It is instructive to note that, as expected of the moral society, before the “Montie trio” would be convicted, the public including civil society organizations, faith-based organizations, professional bodies (notably the Ghana Bar Association (GBA), the Ghana Journalists Association (GJA)), political parties (including the party they were alleged to belong to, the NDC), and some respected individuals had through different for a condemned their conducts with all the alacrity it deserved.
In the last few days, Ghanaians woke up to hear a very serious and condemnable statement allegedly uttered by the Hon Member of Parliament for Assin Central in the Central Region, Hon Kennedy Agyapong, threatening to deal with a sitting judge in a case he has involved himself as a defendant. Kennedy Agyapong on his privately-owned media, Net 2 TV on Wednesday, September 2, 2020, used very unprintable language to express his displeasure in a land case he is appearing as a defendant and an interested party. His anger was over a decision by the trial judge to grant an injunction against him without allegedly conducting due diligence. In his furor, the MP alleged that judges in Ghana abuse their powers in line with their judicial roles and threatened to “face the judge” in this particular matter and dared same to challenge him.
We take note of the fact that, upon receiving a contempt summon from the court, the NPP MP has issued a personal statement ahead of the September 14, 2020, scheduled date for hearing to apologize to the Honourable Chief Justice and the Justices of the courts in Ghana as a whole.
We took note to rehash the brief backgrounds of the two cases to underline the principles that must inform the moral judgments of the public and particularly the court trying this matter to take judicial notice of precedents and lessons for posterity.
In a democratic society like Ghana, the least one would expect is the misapplication of our laws and/or unfair treatments of citizens based on their race, place of origin, political opinion, colour, religion, creed or gender against the spirit of Article 12(2) of the 1992 Constitution.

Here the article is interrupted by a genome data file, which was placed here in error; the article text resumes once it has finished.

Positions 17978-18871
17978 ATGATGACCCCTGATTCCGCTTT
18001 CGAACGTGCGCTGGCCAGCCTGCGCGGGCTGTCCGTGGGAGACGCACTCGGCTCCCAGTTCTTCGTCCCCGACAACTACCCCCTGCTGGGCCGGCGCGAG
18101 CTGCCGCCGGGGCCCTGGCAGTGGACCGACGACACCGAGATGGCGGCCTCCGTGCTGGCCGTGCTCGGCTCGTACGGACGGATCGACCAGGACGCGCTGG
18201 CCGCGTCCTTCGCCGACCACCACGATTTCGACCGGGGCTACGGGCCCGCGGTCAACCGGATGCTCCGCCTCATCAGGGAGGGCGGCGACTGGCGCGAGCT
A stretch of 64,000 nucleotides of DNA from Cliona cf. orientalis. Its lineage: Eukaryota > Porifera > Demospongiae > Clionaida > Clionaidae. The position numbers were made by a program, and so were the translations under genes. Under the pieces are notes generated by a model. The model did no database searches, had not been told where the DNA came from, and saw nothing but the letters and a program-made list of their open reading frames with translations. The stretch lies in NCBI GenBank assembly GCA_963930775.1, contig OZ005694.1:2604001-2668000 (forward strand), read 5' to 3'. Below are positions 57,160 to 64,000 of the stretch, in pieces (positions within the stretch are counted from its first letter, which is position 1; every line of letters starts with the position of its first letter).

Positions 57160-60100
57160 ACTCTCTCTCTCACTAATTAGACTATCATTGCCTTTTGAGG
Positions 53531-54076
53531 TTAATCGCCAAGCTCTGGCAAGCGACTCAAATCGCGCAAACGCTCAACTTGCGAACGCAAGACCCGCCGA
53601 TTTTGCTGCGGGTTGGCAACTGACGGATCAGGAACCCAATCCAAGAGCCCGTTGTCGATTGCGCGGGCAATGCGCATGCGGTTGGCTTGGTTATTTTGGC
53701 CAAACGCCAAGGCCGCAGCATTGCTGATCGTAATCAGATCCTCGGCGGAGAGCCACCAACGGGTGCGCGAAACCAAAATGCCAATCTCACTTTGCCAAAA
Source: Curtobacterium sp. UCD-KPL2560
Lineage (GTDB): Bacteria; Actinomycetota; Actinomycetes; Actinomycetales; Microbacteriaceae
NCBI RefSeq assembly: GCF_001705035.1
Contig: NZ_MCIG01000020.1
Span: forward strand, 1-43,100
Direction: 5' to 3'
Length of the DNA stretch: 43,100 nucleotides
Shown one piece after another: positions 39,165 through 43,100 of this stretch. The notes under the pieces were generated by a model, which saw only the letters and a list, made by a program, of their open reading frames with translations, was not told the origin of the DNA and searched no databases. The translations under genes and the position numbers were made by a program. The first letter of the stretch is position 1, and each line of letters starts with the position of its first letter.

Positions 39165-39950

First, without prejudice to judicial processes, we are still astonished by the loud silence of the general public, and particularly by the GBA in condemning this contemptuous outburst. We will therefore demand same swift condemnation from the GBA, the GJA, and like-minded organizations as they did in the “Montie trio” case.
We shall always as academics expect a greater level of condemnation for someone in the capacity such as a lawmaker of our Republic who is naturally expected to live above reproach and defend the institutions of government which he has sworn on oath to do same.
Ghanaians expect that the judiciary, in the same manner as was in the ‘Montie trio’, will crack the whip on Hon Kennedy Agyapong without fear or favor. We expect that the notorious trite maxim, “equality before the law” which underpins all democratic and lawful societies like Ghana shall be upheld.
We deem the lawless conduct of the Hon MP as a grievous and a more impactful fault than that of the ‘Montie trio’s’ regrettable episode. It is therefore expected that the NPP MP is given a fair trial in the court and be allowed to have his day as well, and if found guilty given the appropriate punishment to serve as deterrence for like-minded persons.
We trust the highest impartiality of the Ghanaian judiciary and hope that no influence will come to bear in this matter in any way in the pursuit of justice and equity. We are also by this statement calling on the President of the Republic of Ghana, His Excellency Nana Addo Dankwa Akuffo Addo to publicly condemn the conduct of his NPP MP and support a fair trial of same.
Long live Ghana!
Long live the Judiciary of Ghana!
Long live the Progressive Intellectuals of Ghana